Don’t you hate when a player cashes in on a huge contract and then under performs or gets injured? Of course you do. It’s frustrating in a sport like the NFL with a salary cap that a player can take up a huge fraction of your available money and just coast from there. With the new CBA, rookies can only be paid so much, over perform and be worth much more than what they are paid. Is this fair? Maybe you can say that the big contracts are a reward for a player who’s earned it, but how often does that get to apply to a situation and how many excuses can you make for an overpaid player before it’s time to question whether a contract was worth it? Obviously contracts are a gamble, but in a league where the risks of a big contract can be the difference between a playoff team and a cellar dweller, should there be changes in how the NFL pays its players? Should contracts be based on actual performance, and not expected performance?
Here are some numbers for thought. These are two players 2013 numbers. The first set of numbers belongs to player A. The second set, player B. Advanced Stats brought to you by Football Outsiders, who are much smarter than me.
Comp – Att, %, Yards, Y/A, Long, Total TD, Total Turnovers, Sacks, NFL Rating
Player A: 362-614 59.0 3,912 6.37 74 20 25 48 73.; 40th in DYAR, 35th in DVOA, 35th in Y/A (out of 37 qualified QB’s), 32nd in NFL Rating, 27th in completion %
Player B: 257-407 63.1 3,357 8.25 80 27 13 44 101.2; 9th in DYAR, 8th in DVOA, 7th in NFL Rating 4th in Y/A, 12th in completion %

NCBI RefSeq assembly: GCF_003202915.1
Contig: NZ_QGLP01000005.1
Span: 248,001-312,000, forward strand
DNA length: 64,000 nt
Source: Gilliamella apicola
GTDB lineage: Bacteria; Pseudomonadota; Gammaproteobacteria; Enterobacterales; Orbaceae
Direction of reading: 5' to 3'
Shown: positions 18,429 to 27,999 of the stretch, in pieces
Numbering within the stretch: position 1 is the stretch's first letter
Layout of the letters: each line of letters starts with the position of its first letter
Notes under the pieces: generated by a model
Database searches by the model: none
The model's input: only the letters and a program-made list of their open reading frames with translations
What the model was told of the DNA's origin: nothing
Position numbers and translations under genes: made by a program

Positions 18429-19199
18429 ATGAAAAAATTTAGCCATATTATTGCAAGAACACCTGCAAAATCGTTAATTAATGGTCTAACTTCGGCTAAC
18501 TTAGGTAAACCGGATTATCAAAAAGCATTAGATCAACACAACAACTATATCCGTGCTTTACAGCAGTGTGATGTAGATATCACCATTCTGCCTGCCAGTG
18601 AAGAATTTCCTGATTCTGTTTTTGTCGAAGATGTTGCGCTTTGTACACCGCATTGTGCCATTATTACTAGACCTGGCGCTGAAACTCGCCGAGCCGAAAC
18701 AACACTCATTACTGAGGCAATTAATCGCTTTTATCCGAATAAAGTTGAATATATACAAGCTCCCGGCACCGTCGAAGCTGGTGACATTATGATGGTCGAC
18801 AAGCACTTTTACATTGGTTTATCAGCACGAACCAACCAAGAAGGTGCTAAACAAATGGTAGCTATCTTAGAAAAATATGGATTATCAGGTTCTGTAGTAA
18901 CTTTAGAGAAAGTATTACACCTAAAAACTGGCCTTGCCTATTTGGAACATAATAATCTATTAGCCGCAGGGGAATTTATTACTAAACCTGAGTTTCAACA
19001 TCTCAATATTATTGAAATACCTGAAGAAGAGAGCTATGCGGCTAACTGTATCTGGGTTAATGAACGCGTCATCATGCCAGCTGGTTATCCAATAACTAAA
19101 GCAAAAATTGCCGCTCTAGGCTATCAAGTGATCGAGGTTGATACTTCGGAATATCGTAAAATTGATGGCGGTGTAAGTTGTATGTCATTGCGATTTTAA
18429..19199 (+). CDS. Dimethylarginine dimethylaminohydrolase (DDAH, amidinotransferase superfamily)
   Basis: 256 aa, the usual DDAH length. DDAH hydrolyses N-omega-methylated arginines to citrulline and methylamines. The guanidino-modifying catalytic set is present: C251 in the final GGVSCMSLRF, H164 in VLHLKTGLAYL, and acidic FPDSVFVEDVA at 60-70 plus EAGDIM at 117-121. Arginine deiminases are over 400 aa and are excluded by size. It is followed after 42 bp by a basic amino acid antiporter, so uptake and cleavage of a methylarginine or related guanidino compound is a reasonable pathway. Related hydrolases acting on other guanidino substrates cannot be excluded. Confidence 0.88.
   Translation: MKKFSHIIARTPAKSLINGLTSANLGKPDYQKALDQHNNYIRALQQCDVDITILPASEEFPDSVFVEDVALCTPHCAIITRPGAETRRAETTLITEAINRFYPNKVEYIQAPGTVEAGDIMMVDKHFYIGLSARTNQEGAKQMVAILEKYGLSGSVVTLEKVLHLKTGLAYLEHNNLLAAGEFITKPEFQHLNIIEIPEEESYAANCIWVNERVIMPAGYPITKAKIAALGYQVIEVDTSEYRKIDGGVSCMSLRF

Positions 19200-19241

If you were to look at these it’s pretty obvious based on numbers that player B had a much better year in every category except yards, but in reality yards are a very small indicator of a QB’s success, if any at all. Which one of these QB’s do you believe makes more money? It has to be player B right? Well, let’s take a look at some more numbers.
Here are the current contract numbers for each player. Numbers thanks to Over The Cap
Total Value Average Per Year Guaranteed Money 2013 Cap Hit
Player A: 120.6 million 22 million 29 million 6.8 million
Player B: 3 million 750K 3 million 680K
Wow, Player A is making about 21 million dollars a year more than Player B? How is this possible? Player B put up better numbers across the board? How is Player A worth so much money? By now it’s pretty obvious who player A and B are. Player A is Joe Flacco and Player B is Russell Wilson. This is where the obligatory "Joe Flacco just won the Superbowl, and Russell Wilson is only on his rookie contract" comes up. Yeah, Joe Flacco had an unbelievable postseason, capped with a great performance against one of the best defenses in the NFL in the Superbowl. Russell Wilson was in his first year and only led the Seahawks to the Divisional round with the number one defense in the NFL which is still incredibly impressive. Maybe you could say the Ravens were rewarding Flacco for his great numbers, but can that be justified by his 2013 numbers? If we’re to say Flacco’s contract value was equal to his performance, than Flacco would be one of the greatest QB’s in the NFL which is simply not true.